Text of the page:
But are we disappointed that we didn’t get all 110 Messier objects?
Maybe a little, but think about this: The Hubble Space Telescope has been in orbit since 1990 and has photographed 96 Messier objects, so, we did better in one night than Hubble has done in more than 30 years.
That is quite an accomplishment!
Bishop volunteer Ed McDonough, who is also a representative for telescope maker Celestron, tells us that telescope sales have been out of this world during the pandemic. But if there’s one thing I know as a committed astronomy hobbyist: It helps to have someone teach you the ropes when you’re just getting started.
That’s why The Bishop is offering a hands-on telescope workshop this weekend. If you’ve been looking at your new telescope – or even the one that’s a little dusty – and wondering “How do I use this thing?” this workshop is just for you.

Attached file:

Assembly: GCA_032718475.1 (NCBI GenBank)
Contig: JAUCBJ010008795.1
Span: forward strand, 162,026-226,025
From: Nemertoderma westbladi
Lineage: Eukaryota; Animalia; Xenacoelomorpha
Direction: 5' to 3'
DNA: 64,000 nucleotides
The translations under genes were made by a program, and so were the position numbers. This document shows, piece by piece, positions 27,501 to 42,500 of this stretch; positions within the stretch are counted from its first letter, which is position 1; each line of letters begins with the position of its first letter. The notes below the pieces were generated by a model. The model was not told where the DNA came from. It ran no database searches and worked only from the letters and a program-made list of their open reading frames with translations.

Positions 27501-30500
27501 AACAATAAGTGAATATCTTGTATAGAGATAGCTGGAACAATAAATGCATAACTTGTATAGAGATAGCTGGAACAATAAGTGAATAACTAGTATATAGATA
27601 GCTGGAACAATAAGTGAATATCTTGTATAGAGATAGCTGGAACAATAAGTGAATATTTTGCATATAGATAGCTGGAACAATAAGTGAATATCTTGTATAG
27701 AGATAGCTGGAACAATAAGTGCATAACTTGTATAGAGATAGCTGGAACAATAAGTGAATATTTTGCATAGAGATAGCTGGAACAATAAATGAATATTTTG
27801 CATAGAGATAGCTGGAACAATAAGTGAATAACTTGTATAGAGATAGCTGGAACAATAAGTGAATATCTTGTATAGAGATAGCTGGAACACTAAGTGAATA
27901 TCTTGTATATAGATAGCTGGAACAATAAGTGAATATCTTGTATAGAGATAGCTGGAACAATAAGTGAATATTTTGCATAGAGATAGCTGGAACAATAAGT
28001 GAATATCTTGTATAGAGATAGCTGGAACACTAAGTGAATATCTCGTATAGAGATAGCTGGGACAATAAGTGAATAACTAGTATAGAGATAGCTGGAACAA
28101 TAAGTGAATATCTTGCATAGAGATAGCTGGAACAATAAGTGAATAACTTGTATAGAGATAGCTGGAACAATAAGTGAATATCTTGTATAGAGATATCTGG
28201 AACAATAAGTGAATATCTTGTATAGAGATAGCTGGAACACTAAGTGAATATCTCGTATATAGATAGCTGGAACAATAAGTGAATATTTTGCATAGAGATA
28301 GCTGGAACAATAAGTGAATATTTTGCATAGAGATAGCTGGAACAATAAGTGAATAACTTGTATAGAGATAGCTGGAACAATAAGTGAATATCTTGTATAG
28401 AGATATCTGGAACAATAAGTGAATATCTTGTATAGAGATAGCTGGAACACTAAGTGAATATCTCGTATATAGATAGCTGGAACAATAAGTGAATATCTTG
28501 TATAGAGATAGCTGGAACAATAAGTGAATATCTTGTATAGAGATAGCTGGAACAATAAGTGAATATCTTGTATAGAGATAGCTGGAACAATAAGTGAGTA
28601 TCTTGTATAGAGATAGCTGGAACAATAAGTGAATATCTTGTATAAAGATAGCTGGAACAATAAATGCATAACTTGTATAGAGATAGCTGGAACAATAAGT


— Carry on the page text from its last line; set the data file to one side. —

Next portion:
We’ll help you get comfortable setting up and using your own telescope so you get the most out of it – and avoid frustrating pitfalls. Then, when you head home, you’ll be well equipped to enjoy this endlessly fascinating hobby.
Of course, this is a BYOT program – Bring Your Own Telescope!
Where/When: 7-8:30 p.m. Sunday in The Bishop’s North Plaza, 201 10th St. W, Bradenton.
Cost: $45 per telescope for members of The Bishop’s Discovery Society (includes 5 participants per scope); $50 for all others (includes up to 5 participants per scope). Each ticket includes admission to the March 24 Stelliferous on Zoom.
Registration: Online at BishopScience.org/events.
Howard Hochhalter is manager of The Planetarium at The Bishop Museum of Science and Nature. Join him on Zoom each month for Stelliferous, a discussion of what’s happening in our night skies and in the world of astronomy, and visit The Bishop online at BishopScience.org for other astronomy events and programs.